The Ackmanaissance, that remarkable and improbable turnaround in Pershing Square Capital Management founder Bill Ackman’s fortunes from the depths of humiliation and failure to the heights of the hedge fund world, did not begin, as is commonly believed by romantics, when he even more improbably wrested the affections of a brilliant and beautiful woman from the arms of Brad Pitt. Instead, the spark was a 50-year-old letter written by Warren Buffett.

This will not surprise the more seasoned Ackmanologists, who know well of his debt to and aspirations to become a successor to the Oracle of Omaha. The relationship has had its ups and downs (and then some more downs, and some more after that), but Ackman remains, at heart, a man of the Berkshirean persuasion.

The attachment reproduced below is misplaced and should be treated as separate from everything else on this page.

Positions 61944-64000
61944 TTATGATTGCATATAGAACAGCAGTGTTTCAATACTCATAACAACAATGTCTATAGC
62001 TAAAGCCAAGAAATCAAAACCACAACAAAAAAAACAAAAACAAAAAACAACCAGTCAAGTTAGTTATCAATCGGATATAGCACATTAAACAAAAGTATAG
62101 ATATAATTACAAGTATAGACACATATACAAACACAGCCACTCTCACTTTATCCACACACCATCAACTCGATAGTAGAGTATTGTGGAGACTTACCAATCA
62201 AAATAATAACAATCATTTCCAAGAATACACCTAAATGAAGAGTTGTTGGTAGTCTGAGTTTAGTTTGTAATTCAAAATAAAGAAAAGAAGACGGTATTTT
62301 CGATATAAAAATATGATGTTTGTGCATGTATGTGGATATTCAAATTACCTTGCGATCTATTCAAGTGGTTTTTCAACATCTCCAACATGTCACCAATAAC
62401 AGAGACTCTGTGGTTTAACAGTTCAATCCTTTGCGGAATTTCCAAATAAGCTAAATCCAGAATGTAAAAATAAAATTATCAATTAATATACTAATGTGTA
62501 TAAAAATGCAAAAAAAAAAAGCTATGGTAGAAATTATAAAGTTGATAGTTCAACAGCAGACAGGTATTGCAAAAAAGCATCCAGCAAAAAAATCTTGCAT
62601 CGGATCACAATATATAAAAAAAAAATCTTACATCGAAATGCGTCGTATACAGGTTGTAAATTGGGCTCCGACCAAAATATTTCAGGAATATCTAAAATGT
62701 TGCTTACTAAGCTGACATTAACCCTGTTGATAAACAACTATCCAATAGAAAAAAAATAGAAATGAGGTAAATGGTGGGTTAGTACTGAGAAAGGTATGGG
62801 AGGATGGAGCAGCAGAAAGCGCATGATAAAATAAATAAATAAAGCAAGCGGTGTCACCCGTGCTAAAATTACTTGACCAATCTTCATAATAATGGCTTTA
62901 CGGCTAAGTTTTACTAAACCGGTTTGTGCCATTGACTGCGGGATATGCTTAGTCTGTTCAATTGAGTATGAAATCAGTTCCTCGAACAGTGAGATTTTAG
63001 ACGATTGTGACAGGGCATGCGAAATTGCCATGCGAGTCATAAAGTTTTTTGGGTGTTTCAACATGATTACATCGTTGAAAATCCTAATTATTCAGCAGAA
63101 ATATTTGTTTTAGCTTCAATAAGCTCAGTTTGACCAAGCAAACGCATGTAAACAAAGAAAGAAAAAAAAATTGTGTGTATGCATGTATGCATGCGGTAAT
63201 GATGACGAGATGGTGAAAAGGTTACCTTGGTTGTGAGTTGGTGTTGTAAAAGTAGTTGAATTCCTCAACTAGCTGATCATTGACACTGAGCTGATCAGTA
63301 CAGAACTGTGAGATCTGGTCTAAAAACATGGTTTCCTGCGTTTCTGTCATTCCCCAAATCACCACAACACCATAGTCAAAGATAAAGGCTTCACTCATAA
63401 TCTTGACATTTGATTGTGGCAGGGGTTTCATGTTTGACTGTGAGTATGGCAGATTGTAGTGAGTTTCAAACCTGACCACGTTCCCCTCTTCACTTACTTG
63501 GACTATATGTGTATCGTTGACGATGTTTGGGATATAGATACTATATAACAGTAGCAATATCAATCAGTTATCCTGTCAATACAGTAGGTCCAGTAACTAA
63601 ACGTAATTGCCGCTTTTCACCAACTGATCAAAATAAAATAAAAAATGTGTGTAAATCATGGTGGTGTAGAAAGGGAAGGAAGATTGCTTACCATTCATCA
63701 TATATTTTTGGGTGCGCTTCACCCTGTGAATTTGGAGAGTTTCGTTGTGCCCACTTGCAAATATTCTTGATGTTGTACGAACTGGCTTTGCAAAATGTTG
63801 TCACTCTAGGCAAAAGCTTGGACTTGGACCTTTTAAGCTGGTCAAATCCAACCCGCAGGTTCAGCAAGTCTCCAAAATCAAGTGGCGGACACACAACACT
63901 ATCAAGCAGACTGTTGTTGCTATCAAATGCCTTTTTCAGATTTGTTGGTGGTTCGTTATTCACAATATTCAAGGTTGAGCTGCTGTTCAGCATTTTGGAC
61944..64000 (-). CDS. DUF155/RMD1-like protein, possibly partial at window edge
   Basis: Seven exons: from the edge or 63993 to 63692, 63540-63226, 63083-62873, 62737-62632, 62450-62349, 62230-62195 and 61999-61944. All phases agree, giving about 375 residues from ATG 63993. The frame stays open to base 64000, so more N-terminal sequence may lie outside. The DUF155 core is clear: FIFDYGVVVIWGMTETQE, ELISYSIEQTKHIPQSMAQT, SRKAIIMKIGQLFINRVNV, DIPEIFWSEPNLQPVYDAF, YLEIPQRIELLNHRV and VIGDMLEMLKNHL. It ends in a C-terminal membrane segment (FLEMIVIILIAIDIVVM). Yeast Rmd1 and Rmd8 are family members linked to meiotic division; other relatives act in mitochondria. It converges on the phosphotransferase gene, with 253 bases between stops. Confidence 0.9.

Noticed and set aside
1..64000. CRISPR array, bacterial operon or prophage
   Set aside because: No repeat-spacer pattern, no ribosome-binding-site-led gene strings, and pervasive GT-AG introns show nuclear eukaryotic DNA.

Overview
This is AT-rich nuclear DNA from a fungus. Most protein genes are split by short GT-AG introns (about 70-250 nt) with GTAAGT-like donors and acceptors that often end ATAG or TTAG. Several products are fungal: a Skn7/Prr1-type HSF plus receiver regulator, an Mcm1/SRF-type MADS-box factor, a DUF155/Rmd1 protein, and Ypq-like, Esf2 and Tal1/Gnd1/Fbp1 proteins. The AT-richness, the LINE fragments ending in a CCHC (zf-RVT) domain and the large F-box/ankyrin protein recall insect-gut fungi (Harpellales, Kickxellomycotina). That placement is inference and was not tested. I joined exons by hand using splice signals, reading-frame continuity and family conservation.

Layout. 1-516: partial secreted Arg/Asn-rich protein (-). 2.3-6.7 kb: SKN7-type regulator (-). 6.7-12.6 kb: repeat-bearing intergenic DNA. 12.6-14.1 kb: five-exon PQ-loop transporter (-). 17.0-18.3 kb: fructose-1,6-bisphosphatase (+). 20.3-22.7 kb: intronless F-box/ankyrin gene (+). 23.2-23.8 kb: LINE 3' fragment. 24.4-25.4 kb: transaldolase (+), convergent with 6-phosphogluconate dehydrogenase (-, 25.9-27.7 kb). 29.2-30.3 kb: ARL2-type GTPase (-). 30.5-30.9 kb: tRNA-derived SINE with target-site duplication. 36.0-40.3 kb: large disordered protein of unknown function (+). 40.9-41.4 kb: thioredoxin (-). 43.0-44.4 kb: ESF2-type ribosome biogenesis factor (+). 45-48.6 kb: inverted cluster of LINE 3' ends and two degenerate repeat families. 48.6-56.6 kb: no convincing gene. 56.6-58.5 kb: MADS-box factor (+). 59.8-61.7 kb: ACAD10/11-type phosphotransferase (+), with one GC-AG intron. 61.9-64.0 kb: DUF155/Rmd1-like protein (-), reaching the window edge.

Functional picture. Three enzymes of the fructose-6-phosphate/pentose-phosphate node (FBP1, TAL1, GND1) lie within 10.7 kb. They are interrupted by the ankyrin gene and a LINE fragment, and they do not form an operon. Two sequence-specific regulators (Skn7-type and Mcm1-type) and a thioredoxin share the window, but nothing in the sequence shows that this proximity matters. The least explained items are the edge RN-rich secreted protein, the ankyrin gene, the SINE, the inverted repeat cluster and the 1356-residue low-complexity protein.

The current crisis, however, has exposed the limits of Ackman’s fealty to Buffettian principles (to say nothing of his ability to predict what the great man himself might do): While Buffett and Berkshire remain on the sidelines, suffering huge losses, Ackman has plunged into the COVID-19-plagued markets with histrionic gusto and great success. And so, it is at last time for the student to leave the master’s next, and make his fortune and future on his own.

The public and private funds at Pershing Square Capital Management have gained between 22% and 27% this year, handily beating both the Standard & Poor’s 500 index and the average hedge fund which are each off 7% since January, Ackman said…. Positions in Berkshire Hathaway, Blackstone Group and Park Hotels & Resorts were liquidated because the cash could be used more efficiently elsewhere, he said.

Ackman says hedge fund up 27% year to date, dumped Berkshire [Reuters]